100°⁰and up?

Stay cool as you can, keep safety rules in mind

KITERS and yacht crews share the river Wednesday night just off Marina Beach and the Spit. With temperatures near or above 100 degrees this weekend, the beaches will throng with sailors, paddlers and swimmers, including crowds at this weekend’s Beach Bash at the Event Site.

Photo by Kirby Neumann-Rea
KITERS and yacht crews share the river Wednesday night just off Marina Beach and the Spit. With temperatures near or above 100 degrees this weekend, the beaches will throng with sailors, paddlers and swimmers, including crowds at this weekend’s Beach Bash at the Event Site.

Lightening alert

Dry lightning is predicted in the Gorge this weekend, to go with the high temperatures. Oregon Department of Forestry has raised the Industrial Fire Precaution Level to 3, meaning motorized trail use on all Hood River County trails is now prohibited until there is significant rainfall.

Dangerously hot weather is predicted for Oregon and Southwest Washington through Sunday.

“High temperatures, humidity and hot, indoor environments can quickly cause heat-related emergencies,” said Troy Jenkins, Red Cross Health and Safety training manager. “Excessive heat can lead to sunburn, heat cramps, heat exhaustion and heat stroke.”

The National Weather Service in Portland and others have issued an excessive heat watch for the inland areas of southwest Washington and northwest Oregon from the coast range to the Cascades. The NWS Portland watch is in affect from Friday afternoon through Sunday, June 26-28.

Oregon State Forestry Department on June 19 issued a Regulated Closure, which bars entry to forestland (other than an owner’s legal right of entry upon their land) to all forestland unless entrants comply with the following restrictions:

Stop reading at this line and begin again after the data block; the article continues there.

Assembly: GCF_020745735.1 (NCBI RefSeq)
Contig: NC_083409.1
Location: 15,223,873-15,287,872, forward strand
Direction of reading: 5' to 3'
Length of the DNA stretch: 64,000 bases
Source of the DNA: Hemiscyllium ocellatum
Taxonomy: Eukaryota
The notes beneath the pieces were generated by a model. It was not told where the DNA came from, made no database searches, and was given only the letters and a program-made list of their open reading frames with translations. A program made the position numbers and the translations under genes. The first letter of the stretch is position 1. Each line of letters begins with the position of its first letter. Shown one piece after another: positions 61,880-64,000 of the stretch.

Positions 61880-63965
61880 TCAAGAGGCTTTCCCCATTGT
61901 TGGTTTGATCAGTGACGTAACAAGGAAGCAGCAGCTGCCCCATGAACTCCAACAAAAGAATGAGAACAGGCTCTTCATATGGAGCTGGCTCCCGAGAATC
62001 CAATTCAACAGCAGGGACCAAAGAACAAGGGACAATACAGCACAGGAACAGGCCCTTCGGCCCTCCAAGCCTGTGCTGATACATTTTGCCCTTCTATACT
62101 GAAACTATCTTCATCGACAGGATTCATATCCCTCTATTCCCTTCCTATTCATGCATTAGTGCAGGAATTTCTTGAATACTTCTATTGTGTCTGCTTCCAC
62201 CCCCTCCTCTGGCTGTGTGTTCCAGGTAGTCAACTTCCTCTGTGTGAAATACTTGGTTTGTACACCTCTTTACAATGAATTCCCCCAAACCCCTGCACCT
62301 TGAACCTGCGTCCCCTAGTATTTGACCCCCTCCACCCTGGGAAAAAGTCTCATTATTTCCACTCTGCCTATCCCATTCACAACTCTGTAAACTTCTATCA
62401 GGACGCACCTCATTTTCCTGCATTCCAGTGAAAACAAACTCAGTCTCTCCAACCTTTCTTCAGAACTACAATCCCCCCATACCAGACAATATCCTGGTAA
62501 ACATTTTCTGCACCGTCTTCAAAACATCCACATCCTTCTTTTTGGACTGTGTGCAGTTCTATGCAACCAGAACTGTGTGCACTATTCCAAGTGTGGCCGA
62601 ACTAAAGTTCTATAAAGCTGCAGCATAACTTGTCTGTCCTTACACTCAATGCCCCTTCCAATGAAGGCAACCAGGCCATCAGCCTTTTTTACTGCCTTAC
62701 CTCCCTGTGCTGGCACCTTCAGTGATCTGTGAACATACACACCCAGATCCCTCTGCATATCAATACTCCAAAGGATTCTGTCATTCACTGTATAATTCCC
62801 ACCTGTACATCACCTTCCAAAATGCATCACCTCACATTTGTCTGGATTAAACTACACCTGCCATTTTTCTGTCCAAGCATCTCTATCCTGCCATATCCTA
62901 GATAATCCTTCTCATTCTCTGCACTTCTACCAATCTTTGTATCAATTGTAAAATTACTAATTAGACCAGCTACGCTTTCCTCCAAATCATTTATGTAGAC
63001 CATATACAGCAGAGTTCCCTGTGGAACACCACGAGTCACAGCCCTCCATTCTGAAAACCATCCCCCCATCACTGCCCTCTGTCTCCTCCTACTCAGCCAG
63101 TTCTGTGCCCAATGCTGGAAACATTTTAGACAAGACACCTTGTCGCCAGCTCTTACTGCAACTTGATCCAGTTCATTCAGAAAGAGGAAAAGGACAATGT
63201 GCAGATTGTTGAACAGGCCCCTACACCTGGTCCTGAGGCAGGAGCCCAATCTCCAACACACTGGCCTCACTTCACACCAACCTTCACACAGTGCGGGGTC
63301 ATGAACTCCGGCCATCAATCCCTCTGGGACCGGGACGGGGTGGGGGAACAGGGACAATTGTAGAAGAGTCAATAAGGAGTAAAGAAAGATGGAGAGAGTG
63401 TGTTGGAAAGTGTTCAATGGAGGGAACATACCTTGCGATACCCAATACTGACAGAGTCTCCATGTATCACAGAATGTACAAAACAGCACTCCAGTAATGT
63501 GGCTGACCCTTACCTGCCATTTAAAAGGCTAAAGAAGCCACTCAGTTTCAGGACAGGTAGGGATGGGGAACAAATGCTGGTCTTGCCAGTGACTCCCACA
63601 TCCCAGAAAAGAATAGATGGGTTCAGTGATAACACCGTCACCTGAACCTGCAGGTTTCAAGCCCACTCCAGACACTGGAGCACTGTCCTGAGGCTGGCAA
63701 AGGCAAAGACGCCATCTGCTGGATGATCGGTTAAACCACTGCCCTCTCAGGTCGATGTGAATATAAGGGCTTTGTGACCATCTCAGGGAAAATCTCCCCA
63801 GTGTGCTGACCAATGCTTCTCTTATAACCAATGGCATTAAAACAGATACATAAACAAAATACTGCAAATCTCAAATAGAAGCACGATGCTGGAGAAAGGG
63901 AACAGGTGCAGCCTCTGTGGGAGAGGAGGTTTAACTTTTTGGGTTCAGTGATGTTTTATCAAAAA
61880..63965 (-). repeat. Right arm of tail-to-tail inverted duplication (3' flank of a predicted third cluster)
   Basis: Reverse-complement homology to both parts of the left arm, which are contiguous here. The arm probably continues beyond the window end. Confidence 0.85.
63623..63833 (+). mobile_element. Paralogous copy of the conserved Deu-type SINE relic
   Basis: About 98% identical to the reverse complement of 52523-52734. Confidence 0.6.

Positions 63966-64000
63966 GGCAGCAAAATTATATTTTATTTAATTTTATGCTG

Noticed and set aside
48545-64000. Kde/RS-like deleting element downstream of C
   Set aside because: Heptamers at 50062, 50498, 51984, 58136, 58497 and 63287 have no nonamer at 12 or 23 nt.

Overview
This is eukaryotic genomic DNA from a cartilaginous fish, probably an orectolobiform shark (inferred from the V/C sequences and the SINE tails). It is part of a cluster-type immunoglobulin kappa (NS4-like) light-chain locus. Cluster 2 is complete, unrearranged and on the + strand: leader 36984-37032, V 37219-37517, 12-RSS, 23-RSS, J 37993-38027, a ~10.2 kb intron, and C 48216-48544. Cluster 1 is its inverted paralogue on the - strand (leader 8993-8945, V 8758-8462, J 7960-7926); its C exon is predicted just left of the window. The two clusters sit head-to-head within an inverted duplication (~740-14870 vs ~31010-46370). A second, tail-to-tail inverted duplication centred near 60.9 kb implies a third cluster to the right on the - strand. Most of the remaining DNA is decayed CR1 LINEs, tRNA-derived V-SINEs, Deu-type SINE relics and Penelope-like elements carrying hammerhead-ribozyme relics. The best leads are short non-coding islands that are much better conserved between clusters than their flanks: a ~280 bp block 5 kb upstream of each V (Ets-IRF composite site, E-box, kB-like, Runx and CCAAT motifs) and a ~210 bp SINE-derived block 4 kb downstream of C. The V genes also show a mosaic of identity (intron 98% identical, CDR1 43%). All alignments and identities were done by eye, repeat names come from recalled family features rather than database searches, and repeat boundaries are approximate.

Smoking is prohibited while traveling, except in vehicles on improved roads.

Open fires are prohibited, including campfires, charcoal fires, cooking fires and warming fires, except in designated areas. Portable cooking stoves using liquefied or bottled fuels are allowed. Open fires are allowed if conducted in compliance with a valid Burning Permit issued pursuant to ORS 477.515.

As the summer season progresses with continuing warm dry weather, the public is encouraged to be careful with camp fires. Anyone tending a campfire is required to have a shovel and plenty of water on hand. Before leaving a campfire unattended, the fire should be drowned with water, stirred, and be cold to the touch.

Chainsaw use is prohibited between the hours of 1 p.m. and 8 p.m. Chainsaw use is permitted at all other hours, if the following firefighting equipment is present with each operating saw: one axe, one shovel, and one operational 8 ounce or larger fire extinguisher. In addition, a fire watch is required at least one hour following the use of each saw.

Cutting, grinding and welding of metal is prohibited between the hours of 1 p.m. and 8 p.m. At all other times, the area is to be cleared of flammable vegetation and the following fire equipment is required: one axe, one shovel, and one operational 2 and a half pound or larger fire extinguisher in good working order.

Use of motor vehicles, including motorcycles and all-terrain vehicles, is prohibited, except on improved roads and except for vehicle use by a landowner and employees of the landowner upon their own land while conducting activities associated with their livelihood.

n Possession of the following firefighting equipment is required while traveling in a motorized vehicle, except on federal and state highways, county roads and driveways: one shovel and one gallon of water or one operational 2 and a half pound or larger fire extinguisher, except all-terrain vehicles and motorcycles which must be equipped with an approved spark arrestor in good working condition.